Broadly speaking, threat intelligence monitoring is an organization’s ability to observe and understand various threats to its IT operations and confidential data in the company’s possession. This includes monitoring external threats to your business (say, cyber attackers looking for potential targets) and internal evidence that an attack may have already happened (for example, malware found on computer servers).

Understanding your threat landscape is important. The average cost of a single data breach in 2021 shot up to $4.24 million. Some analysts say ransomware costs worldwide could rise to $265 billion by 2031. These are all serious threats and risks that can affect the business continuity, financial stability, and reputations of all kinds of organizations.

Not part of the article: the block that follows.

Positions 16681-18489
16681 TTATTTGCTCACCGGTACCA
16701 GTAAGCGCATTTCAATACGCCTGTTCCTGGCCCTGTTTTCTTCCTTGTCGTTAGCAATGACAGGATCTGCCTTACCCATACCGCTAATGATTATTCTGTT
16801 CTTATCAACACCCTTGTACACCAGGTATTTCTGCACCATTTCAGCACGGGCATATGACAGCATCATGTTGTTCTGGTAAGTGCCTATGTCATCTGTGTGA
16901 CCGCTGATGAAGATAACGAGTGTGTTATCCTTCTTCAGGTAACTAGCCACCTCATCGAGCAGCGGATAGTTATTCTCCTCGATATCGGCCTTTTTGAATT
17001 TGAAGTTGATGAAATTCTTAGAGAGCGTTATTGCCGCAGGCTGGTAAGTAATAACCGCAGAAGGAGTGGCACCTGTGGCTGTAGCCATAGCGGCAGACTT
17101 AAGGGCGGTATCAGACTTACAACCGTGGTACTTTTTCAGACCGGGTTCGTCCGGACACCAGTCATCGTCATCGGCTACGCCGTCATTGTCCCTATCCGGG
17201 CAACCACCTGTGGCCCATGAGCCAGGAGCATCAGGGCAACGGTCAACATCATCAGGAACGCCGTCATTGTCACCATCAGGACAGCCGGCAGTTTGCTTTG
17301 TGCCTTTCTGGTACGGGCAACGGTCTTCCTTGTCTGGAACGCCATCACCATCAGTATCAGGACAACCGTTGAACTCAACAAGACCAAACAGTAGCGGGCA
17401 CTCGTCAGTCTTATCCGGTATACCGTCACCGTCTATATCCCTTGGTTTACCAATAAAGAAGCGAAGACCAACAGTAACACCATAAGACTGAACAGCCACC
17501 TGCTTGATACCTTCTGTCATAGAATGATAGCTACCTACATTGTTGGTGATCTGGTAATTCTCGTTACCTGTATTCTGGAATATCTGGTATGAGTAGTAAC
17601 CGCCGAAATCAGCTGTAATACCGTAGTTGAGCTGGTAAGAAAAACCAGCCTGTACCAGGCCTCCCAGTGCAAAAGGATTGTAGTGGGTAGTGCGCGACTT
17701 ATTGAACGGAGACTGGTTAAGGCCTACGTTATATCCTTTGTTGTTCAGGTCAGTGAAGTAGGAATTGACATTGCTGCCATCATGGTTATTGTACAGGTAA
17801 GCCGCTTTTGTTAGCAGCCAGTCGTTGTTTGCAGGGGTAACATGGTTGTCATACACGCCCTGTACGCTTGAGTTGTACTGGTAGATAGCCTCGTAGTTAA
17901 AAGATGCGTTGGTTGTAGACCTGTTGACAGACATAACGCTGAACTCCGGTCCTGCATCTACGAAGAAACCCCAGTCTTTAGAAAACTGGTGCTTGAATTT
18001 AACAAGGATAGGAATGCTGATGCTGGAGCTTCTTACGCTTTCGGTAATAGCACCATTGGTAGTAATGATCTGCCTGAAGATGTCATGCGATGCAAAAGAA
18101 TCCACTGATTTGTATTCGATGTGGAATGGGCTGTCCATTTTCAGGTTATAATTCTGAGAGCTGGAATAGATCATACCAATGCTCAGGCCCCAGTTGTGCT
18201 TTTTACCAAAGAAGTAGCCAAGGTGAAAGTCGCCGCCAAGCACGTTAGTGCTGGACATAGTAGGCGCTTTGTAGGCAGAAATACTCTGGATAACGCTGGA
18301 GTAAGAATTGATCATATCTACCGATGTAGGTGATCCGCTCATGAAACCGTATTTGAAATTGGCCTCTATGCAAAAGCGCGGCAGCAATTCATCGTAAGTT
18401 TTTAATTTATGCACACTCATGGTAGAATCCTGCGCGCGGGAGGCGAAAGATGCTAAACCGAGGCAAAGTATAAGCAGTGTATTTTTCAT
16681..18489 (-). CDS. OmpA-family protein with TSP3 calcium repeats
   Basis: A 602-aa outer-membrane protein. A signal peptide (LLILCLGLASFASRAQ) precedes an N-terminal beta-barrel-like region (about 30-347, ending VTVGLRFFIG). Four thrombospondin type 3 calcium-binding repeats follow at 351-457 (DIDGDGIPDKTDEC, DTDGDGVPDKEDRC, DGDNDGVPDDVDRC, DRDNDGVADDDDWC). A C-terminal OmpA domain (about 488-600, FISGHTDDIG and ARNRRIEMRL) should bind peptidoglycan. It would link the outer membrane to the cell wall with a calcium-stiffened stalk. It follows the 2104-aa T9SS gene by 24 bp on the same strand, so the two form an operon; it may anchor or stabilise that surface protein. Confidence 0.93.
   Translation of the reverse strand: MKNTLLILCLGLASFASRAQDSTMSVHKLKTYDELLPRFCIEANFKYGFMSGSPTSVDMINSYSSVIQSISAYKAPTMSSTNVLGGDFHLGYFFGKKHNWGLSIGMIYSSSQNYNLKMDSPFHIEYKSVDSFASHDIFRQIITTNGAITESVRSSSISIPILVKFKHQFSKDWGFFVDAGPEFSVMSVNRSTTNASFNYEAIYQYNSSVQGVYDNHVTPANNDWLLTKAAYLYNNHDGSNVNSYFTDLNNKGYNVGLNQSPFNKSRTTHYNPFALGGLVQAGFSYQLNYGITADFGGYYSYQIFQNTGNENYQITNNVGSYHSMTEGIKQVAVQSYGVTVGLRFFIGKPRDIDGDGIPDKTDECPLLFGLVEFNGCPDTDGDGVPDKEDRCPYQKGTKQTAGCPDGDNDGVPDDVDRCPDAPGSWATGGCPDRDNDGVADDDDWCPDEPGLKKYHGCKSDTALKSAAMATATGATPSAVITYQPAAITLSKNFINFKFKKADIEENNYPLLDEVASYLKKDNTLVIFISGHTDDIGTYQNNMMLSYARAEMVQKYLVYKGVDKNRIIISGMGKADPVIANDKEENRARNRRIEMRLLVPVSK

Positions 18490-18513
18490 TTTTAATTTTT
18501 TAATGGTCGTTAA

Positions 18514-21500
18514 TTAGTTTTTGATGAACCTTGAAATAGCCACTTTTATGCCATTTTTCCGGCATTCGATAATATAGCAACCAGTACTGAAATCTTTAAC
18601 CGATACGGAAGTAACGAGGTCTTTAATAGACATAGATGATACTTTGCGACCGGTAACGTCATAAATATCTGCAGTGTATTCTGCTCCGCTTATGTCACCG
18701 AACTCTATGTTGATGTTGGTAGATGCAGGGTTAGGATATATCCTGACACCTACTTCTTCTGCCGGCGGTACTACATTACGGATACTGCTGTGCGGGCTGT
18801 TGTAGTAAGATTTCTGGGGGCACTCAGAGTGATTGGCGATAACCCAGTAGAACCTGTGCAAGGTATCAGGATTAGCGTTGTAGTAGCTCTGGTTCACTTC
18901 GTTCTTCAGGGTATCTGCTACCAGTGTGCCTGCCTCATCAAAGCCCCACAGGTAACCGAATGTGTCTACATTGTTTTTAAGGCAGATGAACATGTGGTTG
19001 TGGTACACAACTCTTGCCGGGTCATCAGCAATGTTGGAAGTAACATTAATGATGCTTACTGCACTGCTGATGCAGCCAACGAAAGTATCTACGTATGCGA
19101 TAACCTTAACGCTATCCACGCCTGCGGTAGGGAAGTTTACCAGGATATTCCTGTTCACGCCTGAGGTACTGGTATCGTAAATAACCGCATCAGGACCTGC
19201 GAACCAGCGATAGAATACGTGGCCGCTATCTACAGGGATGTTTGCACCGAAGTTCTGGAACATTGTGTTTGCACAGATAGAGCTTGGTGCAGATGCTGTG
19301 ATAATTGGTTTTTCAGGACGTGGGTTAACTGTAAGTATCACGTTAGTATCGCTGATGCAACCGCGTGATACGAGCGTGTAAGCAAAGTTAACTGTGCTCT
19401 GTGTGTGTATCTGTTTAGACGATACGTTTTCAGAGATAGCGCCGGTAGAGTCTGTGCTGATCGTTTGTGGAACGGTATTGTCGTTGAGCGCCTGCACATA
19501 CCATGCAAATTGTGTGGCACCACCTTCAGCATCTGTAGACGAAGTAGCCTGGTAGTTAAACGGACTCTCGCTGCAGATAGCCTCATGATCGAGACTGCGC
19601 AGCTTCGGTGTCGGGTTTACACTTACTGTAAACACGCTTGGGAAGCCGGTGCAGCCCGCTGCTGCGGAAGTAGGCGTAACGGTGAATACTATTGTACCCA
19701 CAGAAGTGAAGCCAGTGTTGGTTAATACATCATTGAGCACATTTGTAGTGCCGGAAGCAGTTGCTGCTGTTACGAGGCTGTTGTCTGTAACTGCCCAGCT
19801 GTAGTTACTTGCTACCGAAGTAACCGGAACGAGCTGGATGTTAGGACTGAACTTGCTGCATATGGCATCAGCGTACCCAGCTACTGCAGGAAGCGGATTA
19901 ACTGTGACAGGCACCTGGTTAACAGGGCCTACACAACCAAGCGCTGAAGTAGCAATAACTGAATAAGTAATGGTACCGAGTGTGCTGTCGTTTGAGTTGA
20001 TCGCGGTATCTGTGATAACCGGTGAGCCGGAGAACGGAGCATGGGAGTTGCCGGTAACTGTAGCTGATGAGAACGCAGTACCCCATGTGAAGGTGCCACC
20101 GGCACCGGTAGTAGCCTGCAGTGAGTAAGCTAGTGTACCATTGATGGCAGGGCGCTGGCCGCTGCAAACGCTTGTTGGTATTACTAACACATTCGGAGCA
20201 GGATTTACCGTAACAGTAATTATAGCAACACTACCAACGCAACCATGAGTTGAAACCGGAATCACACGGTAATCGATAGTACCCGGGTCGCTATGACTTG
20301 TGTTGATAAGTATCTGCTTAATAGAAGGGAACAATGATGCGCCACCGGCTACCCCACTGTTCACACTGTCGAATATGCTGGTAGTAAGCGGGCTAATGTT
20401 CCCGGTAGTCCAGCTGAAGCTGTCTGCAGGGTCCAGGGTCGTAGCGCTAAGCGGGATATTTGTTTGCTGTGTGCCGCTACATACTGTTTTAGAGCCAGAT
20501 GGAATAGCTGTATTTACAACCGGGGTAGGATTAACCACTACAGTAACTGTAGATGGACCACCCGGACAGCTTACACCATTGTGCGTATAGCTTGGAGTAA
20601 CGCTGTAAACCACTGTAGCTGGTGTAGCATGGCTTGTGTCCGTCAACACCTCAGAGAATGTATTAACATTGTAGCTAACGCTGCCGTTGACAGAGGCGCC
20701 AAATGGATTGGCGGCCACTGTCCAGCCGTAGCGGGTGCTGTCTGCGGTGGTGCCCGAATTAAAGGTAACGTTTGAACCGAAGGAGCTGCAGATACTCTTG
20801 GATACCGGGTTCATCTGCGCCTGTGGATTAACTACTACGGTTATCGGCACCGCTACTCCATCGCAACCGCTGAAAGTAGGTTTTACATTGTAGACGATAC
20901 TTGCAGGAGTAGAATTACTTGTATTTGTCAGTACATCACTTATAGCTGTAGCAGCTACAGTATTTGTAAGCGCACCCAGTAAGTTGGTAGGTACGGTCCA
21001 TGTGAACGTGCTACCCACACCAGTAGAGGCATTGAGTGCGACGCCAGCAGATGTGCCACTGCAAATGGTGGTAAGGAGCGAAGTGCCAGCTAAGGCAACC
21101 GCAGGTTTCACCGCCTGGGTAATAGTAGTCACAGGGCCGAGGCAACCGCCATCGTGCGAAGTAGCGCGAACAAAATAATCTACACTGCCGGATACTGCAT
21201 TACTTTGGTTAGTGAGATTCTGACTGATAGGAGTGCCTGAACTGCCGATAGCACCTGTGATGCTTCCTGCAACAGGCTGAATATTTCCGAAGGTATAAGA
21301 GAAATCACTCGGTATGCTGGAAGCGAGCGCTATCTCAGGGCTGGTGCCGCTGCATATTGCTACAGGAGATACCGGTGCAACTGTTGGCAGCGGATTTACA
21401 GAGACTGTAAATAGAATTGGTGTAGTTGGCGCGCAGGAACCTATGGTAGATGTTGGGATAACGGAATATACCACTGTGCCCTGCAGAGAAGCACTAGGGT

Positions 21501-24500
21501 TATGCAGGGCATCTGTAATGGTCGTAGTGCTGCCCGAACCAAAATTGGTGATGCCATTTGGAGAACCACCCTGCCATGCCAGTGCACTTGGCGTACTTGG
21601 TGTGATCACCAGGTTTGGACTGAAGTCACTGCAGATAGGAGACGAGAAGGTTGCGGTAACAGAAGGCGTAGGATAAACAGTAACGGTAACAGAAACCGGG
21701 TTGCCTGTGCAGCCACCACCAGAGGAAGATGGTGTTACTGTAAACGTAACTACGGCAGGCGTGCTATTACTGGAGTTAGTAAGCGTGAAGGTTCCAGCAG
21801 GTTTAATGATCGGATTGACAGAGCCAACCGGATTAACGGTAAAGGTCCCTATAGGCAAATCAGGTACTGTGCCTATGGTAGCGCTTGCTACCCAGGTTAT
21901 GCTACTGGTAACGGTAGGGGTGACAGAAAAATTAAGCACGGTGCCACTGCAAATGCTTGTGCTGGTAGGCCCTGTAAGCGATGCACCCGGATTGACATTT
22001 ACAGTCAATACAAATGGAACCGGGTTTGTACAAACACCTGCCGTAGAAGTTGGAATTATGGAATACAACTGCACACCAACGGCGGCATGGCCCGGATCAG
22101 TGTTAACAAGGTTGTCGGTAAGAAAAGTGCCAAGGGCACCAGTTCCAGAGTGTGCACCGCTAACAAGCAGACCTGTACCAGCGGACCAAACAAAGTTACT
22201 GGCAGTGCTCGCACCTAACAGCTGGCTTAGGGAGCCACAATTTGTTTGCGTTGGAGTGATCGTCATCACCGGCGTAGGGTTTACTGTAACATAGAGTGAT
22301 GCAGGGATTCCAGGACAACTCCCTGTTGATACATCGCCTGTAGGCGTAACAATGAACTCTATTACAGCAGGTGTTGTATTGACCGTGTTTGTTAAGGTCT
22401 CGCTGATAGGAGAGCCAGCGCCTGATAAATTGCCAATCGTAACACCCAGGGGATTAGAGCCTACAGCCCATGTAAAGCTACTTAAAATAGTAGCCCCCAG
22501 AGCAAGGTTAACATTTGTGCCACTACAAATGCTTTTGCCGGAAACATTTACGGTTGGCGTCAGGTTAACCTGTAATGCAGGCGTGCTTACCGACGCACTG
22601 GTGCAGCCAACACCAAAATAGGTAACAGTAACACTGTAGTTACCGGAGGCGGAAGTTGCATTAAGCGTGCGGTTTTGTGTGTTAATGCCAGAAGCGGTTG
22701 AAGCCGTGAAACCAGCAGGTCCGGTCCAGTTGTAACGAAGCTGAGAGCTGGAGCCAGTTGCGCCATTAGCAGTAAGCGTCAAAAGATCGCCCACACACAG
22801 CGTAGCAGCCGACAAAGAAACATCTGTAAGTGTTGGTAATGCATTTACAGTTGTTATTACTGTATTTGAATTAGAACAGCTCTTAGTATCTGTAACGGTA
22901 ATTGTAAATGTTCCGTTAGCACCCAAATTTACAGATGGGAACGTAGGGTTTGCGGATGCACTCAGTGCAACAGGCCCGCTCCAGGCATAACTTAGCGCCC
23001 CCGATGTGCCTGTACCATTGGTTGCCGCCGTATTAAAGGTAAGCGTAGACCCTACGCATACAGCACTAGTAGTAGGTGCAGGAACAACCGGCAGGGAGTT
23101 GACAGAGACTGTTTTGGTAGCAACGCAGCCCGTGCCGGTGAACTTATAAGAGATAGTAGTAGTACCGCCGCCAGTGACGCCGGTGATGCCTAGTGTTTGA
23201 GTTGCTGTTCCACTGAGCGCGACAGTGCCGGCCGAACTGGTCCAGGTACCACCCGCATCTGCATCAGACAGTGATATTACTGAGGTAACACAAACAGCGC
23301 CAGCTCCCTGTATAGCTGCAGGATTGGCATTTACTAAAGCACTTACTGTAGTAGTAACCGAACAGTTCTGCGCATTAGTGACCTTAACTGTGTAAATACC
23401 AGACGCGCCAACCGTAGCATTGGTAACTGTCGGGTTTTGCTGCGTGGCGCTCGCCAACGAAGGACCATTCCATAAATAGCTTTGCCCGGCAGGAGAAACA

What Are Threat Intelligence and Threat Intelligence Monitoring?

Threat Intelligence

Gartner defines threat intelligence as “evidence-based knowledge, including context, mechanisms, indicators, implications and action-oriented advice about an existing or emerging menace or hazard to assets.”

In other words, threat intelligence is more than raw data about threat actors’ motivations, capabilities, and possible indicators of compromise (IoC). Threat intelligence adds context to this data to produce rich, actionable information so that organizations can prevent or mitigate cyberattacks and improve their defense strategy.

Real-time threat intelligence helps security analysts to identify a breach as soon as one occurs and to respond more quickly to security incidents. Threat intelligence can also identify known malware, viruses, and exploits used in previous attacks.

A threat intelligence program is beneficial for:

  • Incident triage and response
  • Risk analysis
  • Security or IT operations